Tonga underwater volcanic eruptions disrupted satellite signals, study finds

Volcanic eruptions generate equatorial plasma bubbles, disrupting satellite communications, according to a study utilizing ionospheric observations.
Kavita Verma
Eruption of Tonga underwater volcano found to disrupt satellite signals halfway around the world.
Eruption of Tonga underwater volcano found to disrupt satellite signals halfway around the world.

ERG Science Center 

An international team of scientists has discovered that air pressure waves produced by volcanic eruptions can cause the ionosphere to form Equatorial Plasma Bubbles (EPBs), which can seriously interfere with satellite-based communications. Their study used satellite and ground-based ionospheric data, and the results were released in the journal Scientific Reports.

The formation and impact of equatorial plasma bubbles

Localized irregularities known as EPBs can be produced as a result of disturbances in the ionosphere, such as the motion of plasma, electric fields, and neutral winds. These plasma bubbles can cause radio signals to lag and impair GPS accuracy. It has long been assumed that volcanic activity affects the density gradients in the ionosphere, which are especially sensitive to airwaves near the equator.

An international team led by Designated Assistant Professor Atsuki Shinbori and Professor Yoshizumi Miyoshi of the Institute for Space-Earth Environmental Research (ISEE), Nagoya University, in collaboration with NICT, The University of Electro-Communications, Tohoku University, Kanazawa University, Kyoto University, and ISAS, had the perfect opportunity to test this theory during the Tonga volcano eruption.  

They validated their hypothesis by using the Himawari-8 satellite to track air pressure wave arrivals, the Arase satellite to track EPBs, and ground-based ionospheric measurements to track ionospheric mobility.

A startling finding was made by the study team: Atmospheric pressure waves connected to plasma bubble formation were recorded several minutes to hours before ionospheric oscillations. This raises questions about the geosphere, atmospheric, and cosmosphere coupling model and points to the need for changes.

“Our new finding is that the ionospheric disturbances are observed several minutes to hours before the initial arrival of the shock waves triggered by the Tonga volcanic eruption,” Shinbori said in an official statement. “This suggests that the propagation of the fast atmospheric waves in the ionosphere triggered the ionospheric disturbances before the initial arrival of the shock waves. Therefore, the model needs to be revised to account for these fast atmospheric waves in the ionosphere.”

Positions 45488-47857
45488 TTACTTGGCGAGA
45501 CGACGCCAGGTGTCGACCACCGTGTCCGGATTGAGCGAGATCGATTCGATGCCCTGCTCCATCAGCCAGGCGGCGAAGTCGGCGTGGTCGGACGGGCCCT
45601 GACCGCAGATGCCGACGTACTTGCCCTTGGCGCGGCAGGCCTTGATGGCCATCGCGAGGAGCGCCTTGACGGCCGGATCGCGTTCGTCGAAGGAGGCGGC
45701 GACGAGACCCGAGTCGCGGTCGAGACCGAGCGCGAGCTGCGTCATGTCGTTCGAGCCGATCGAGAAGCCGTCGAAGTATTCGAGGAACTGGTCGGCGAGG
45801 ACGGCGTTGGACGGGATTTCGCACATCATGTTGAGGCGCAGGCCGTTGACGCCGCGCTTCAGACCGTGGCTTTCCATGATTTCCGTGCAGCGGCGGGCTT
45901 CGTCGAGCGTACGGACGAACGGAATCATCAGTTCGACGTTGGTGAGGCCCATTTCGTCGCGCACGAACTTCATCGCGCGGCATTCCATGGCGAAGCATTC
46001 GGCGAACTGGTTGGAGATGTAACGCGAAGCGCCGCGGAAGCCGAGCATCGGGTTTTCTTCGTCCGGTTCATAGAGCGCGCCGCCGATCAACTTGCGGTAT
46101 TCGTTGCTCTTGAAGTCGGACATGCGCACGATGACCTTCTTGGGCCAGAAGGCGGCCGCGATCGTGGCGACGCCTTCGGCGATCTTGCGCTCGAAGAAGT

Significance for space weather and disaster prevention

This study has implications that go beyond the confines of science. The study emphasizes how crucial it is for space weather forecast models to take into account observations of ionospheric disruptions brought on by earthquakes, volcanic eruptions, and other occurrences. These disruptions can cause satellite broadcasting and communication systems to malfunction, highlighting the need for better disaster preventive measures.

Study Abstract: 

Equatorial plasma bubbles are a phenomenon of plasma density depletion with small-scale density irregularities, normally observed in the equatorial ionosphere. This phenomenon, which impacts satellite-based communications, was observed in the Asia-Pacific region after the largest-on-record January 15, 2022 eruption of the Tonga volcano. We used satellite and ground-based ionospheric observations to demonstrate that an air pressure wave triggered by the Tonga volcanic eruption could cause the emergence of an equatorial plasma bubble. The most prominent observation result shows a sudden increase of electron density and height of the ionosphere several ten minutes to hours before the initial arrival of the air pressure wave in the lower atmosphere. The propagation speed of ionospheric electron density variations was ~ 480–540 m/s, whose speed was higher than that of a Lamb wave (~315 m/s) in the troposphere. The electron density variations started larger in the Northern Hemisphere than in the Southern Hemisphere. The fast response of the ionosphere could be caused by an instantaneous transmission of the electric field to the magnetic conjugate ionosphere along the magnetic field lines. After the ionospheric perturbations, electron density depletion appeared in the equatorial and low-latitude ionosphere and extended at least up to ±25° in geomagnetic latitude.

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